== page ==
The original shape of the bullet for the line of .38 calibers, the lead round nose is just that; it is an unjacketed projectile of soft lead which is shaped in the traditional ball shape. These remain very common and popular. They are cheap and very fast to manufacture, and they work very well out of those vintage designs. This is not a highly viable defensive round, although it is certainly better than nothing.
Full Metal Jacket & Metal Case
As with most other common calibers, the FMJ and MC bullets are used for range training and qualifications. In other words, not strong on stopping prowess. So what is the benefit of the FMJ and the MC bullet over the LRN? Lead bullets deform when not encapsulated in copper or brass jacketing. If you are shooting indoors you will want to opt for the jacketed slug to keep lead particles from becoming airborne contaminants.
These generally come in either 130gr or 158gr with around 800 fps, 185 ft/lbs energy, and 750 fps, 200 ft/lbs, respectively.
Jacketed Hollow Point
JHPs represent the most diverse range of weights and performance in the .38 Special. The most common bullet weights of 110gr, 125gr, 129gr, and 158gr. These are often +P to optimize ballistics for the underpowered .38.
Hornady produces their acclaimed FTX ® Critical Defense ® in a 110gr offering, both standard pressure and +P. The standard pressure version produces 1,010fps and 249 ft/lbs, while the +P is 1,090fps and 290 ft/lbs, making them fairly potent.
125 gr JHPs are usually around 950 fps and 250 ft/lbs, and the heavy 158 gr JHPs produce 800fps and 200 ft/lbs.
Best 38 Special Ammo For The Range
Federal American Eagle 38 Special 130 Grain FMJ
The American Eagle line of ammunition has been a reliable and affordable option for quite a few years. While it will never be accused of match grade, it serves the purpose well of weapons familiarity and basic range use. You can expect to see 890 fps and 229 ft/lbs of energy. The velocity is consistent with other brands of the same type and weight.
Fiocchi Pistol Shooting Dynamics 38 Special 130 Grain FMJ
Coming in a little hotter than the standard .38 Special FMJ bullet, Fiocchi’s records figures on this FMJ round at 950 fps and 260 ft/lbs of energy. This is of little consequence outside of the range. Considering the purpose of the FMJ, but it’s a nice option to have for those who want something with a “kick” to take to the range.
Best 38 Special Ammo For Home Defense
Federal Law Enforcement 38 Special +P 158gr. LSWCHP
These take the classic lead semi-wadcutter and add a cavity to the flat nose, with no copper jacketing at all on the bullet. These show solid numbers (for the caliber) at 900 fps and 284 ft/lbs of energy, although still far below the average 9mm JHP. This load is a good option for use in snub-nosed revolvers. The heavy slug reduces felt recoil and the soft cast lead bullet is a good option for a caliber that traditionally struggles with expansion due to low energy and velocity.
Hornady 38 Special 158 Grain XTP JHP
One of the heaviest offerings in a JHP for the .38 Special, Hornady uses their excellent XTP ® bullet. It’s designed to produce optimum expansion through the use of precision serrations and a gilded jacket. It is not especially fast at 800 fps so it is imperative that it use a quality projectile to optimize stopping power.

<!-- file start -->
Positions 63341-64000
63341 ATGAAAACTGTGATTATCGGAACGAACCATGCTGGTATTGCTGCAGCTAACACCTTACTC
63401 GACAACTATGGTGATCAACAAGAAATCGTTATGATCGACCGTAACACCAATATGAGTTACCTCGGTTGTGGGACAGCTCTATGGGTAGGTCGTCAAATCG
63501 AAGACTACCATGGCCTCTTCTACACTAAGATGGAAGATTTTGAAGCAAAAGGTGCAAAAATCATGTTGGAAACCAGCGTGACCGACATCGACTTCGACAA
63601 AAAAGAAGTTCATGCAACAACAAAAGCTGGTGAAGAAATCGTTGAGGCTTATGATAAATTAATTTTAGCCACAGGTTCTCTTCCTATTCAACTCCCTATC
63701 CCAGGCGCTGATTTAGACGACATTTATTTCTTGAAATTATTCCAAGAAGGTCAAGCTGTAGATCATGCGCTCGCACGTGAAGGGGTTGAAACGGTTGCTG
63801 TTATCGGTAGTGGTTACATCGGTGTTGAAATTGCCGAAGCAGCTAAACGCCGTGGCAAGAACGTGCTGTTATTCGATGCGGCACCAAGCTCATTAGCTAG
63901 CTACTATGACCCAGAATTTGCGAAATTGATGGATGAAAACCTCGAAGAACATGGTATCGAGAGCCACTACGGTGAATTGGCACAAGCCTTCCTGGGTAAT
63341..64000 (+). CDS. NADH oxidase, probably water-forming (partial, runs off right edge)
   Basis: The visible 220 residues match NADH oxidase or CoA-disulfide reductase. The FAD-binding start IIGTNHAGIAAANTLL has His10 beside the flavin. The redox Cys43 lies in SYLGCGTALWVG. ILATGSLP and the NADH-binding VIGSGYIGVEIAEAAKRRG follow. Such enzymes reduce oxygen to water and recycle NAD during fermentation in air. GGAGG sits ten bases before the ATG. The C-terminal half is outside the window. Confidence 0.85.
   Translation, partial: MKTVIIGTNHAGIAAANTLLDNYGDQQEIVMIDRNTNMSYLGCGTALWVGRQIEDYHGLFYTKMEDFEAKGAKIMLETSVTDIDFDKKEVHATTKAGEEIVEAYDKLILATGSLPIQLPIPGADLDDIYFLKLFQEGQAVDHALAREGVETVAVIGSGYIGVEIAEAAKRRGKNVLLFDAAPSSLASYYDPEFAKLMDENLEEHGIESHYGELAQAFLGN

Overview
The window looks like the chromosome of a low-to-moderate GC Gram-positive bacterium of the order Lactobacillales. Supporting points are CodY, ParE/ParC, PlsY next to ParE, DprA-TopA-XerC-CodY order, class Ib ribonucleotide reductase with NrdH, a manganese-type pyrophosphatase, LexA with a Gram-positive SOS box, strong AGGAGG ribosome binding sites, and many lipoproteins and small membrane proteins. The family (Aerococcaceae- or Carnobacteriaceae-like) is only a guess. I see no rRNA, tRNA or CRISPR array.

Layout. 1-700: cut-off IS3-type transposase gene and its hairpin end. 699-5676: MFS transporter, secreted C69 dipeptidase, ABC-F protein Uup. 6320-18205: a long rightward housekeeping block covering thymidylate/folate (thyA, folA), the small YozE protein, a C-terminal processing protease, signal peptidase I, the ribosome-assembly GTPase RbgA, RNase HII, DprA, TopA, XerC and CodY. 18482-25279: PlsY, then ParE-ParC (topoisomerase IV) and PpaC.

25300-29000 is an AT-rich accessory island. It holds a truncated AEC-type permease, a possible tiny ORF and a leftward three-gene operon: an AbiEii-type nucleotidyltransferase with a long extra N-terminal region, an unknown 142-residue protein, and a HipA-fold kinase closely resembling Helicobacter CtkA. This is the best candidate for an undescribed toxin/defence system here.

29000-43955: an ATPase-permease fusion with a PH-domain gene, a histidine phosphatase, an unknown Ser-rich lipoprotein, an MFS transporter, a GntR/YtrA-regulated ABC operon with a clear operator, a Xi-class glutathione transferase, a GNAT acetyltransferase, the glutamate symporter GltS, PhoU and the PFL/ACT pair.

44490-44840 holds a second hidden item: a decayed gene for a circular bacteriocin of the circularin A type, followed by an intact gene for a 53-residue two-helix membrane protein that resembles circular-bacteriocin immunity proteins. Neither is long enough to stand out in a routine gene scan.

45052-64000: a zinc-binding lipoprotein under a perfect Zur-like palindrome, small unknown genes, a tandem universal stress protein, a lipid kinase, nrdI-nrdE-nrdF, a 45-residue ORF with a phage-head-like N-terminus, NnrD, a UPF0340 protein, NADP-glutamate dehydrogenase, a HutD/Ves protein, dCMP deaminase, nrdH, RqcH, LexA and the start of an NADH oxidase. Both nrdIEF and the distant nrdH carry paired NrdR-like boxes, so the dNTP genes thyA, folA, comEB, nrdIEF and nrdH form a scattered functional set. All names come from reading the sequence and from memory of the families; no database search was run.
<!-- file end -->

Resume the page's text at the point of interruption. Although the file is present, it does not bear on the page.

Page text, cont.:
What Makes The .38 Special Revolver… Special?
What was once the marquee police caliber in the United States, the .38 Special fell out of favor in the 1980s. It’s no small coincidence this dressing-down took place in the same era as the war on drugs. Shootouts between peace officers and those in the narcotics trade became more common. This was of course before projectile technology had improved dramatically with the technology curve, and the simple SWC slugs were found to be not very effective against well-armed bipedal threats. History aside, the .38 Special still has a fairly strong following. Particularly since advances in alloys and polymers have produced “snubby” revolvers weighing in at well under a pound.
Today you’ll find a wide variety of .38 Special “snubbies” at the local gun store. They are normally next to the .357 Magnum revolvers that are about the same size. I still recommend the .38 Special revolvers to new shooters, with proper training it can be a very effective self-defense round. The ballistics of the .357 Magnum are very tempting. However, it is a full-power load that is too punishing for most inexperienced shooters to effectively handle. If you do it right, the .38 Special can be just as effective for close-quarters self-defense. You’ll need to practice a lot because revolvers do take more work to be proficient at. With practice, you’ll have the confidence in knowing the reliability of your weapon is there when you need it.
Make Your Shots Count
That brings me to my last point. Revolvers do have another intrinsic value, they make it easy to count shots in a high-stress situation. You know you have an all but guaranteed 5 to 7 (or more) shots available, assuming your gun is a quality firearm kept in good working order. Try counting your rounds with a full-sized semi-automatic, once you make it past 10, things start getting complicated.
While modern semi-automatics are highly reliable, they do still have to deal with stovepipes, jams, and failure to feed issues on occasion. Semi-autos are also notoriously prone to the pickiness of ammunition. Revolvers don’t care about that. Even if a cheap steel case splits in your chamber, you still get to fire that bullet, even if it sticks during ejection. Modern plastic guns may look good in slick magazine ads, but it’s hard to beat the reliability of a good old-fashioned revolver.